Persily notes that RNC potentially has the power to eliminate Trump even without his consent. The RNC could then use a majority vote to fill the vacancy.
Would the RNC choose Mike Pence as a replacement? Pence was voted to be the nominee as Vice President at the Republican convention. While Pence’s nomination was for a separate office, he could be removed by the same process.
However, calling Pence an unfit candidate would be improbable. Who would the RNC choose after Pence? Maybe Speaker of the House Paul Ryan?
With the vagueness of the word “otherwise” in the Republican Party’s own rules, it’s possible to replace Trump whether or not Trump drops out of the race.
State ballot rules would impact the second scenario of what to do about Trump. Right now, Trump’s name is on the ballots in all 50 states and each state has different laws and deadlines.
For example, North Carolina requires candidate names to be certified by August 5 and Arkansas and Oklahoma require names to be certified by August 10. Similarly, Delaware asks for certification the week after the national convention takes place. So even if the RNC votes to replace Trump, it is too late to remove Trump’s name from the ballot in those states.
Presidential elections vary from other elections; voters don’t elect presidential candidates directly. Voters in each state choose electors, who then vote for the president via the Electoral College.
Then there is a third and final set of rules, where the situation could become very ugly.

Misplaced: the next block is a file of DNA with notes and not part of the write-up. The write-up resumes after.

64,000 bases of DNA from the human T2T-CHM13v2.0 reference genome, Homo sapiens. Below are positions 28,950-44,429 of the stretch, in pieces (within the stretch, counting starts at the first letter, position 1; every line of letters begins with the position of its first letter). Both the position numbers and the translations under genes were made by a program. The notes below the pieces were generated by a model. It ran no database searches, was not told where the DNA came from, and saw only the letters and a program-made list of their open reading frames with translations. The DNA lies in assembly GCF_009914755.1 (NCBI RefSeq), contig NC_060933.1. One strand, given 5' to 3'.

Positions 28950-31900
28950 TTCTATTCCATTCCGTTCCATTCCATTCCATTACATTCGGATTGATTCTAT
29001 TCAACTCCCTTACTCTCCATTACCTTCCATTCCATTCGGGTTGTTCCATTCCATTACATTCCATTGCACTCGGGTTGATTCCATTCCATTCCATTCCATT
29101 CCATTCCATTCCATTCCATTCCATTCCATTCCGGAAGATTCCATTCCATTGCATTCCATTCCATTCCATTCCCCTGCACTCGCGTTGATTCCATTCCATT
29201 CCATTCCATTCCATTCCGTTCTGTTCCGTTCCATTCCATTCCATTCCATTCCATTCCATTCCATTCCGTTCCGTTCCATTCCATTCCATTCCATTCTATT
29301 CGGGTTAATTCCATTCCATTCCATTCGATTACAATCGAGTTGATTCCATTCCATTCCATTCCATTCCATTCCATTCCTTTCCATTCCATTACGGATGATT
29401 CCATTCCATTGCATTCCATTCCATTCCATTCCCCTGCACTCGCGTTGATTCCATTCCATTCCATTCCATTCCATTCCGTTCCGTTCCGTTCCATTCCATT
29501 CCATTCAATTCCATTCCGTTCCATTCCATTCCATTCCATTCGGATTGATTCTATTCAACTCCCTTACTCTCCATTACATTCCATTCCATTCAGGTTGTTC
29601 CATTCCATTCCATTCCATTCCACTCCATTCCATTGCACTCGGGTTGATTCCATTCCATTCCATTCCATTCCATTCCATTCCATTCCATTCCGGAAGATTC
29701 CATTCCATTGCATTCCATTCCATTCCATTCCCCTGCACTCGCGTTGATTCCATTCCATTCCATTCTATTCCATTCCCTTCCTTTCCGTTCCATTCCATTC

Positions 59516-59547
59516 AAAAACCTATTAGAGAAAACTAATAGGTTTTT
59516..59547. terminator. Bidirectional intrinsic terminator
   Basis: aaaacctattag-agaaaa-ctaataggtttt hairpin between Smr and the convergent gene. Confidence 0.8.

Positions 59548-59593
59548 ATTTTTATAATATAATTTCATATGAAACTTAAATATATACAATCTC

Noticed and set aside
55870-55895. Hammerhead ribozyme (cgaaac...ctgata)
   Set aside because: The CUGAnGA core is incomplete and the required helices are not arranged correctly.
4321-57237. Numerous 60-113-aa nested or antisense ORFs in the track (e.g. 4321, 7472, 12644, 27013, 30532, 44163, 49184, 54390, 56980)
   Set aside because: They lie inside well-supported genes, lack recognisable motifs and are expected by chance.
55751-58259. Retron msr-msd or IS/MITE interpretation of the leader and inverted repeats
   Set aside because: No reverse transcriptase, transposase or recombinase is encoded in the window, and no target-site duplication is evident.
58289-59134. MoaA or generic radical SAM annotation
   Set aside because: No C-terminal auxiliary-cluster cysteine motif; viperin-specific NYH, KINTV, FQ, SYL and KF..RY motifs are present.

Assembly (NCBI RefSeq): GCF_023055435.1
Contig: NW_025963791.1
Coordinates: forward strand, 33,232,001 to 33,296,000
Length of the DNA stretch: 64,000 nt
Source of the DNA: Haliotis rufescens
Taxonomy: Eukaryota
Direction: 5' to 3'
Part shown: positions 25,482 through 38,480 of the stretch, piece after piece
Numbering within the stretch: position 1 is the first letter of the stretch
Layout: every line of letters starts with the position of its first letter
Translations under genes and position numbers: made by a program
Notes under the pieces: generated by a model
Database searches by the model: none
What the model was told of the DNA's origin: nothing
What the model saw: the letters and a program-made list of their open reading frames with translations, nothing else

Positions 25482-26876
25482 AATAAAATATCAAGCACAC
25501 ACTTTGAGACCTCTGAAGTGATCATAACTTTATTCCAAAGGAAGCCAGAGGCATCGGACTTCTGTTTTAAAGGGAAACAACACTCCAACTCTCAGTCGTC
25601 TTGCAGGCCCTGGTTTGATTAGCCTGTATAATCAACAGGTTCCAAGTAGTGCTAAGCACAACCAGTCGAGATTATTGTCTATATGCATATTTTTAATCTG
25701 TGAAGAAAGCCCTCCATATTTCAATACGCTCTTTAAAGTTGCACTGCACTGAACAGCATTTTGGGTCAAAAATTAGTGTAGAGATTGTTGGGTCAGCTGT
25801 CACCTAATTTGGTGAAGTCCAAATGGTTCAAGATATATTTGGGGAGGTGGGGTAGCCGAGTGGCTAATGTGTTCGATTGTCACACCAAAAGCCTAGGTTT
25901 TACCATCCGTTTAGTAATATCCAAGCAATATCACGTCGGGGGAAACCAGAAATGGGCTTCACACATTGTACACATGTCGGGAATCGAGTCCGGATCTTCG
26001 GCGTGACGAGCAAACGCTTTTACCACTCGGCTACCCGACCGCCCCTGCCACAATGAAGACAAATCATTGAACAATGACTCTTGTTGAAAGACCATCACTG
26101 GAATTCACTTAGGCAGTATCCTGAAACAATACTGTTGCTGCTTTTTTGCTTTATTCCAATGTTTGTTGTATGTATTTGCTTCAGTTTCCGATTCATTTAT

Let’s say Trump quits before the election. The RNC meets and quickly places Paul Ryan on the ballot. Voting for Trump would be voting for Ryan. The question is whether state electors are pledged to the individual candidate or to the party that nominated him or her.
Persily explains this process: “Would Donald Trump’s electors be able to vote for someone else in the Electoral College? Most states say yes—you vote for whoever the party has nominated.”
In some states, electors must vote for their candidate. But the vast majority of the states stipulate that it doesn’t matter who the candidate is; the electors have to vote for the candidates of the political party they represent.
The Time to Replace Trump Is Running Out
The Republican Party doesn’t have much time to decide. The longer they wait, the messier the process becomes. In theory, the Republic Party could wait to choose a Trump replacement until the day of the election. But that delay is fraught with danger and would be chaotic, to say the least.
This whole presidential election has been one messy and chaotic process. The chaos seems likely to continue until a candidate wins the election.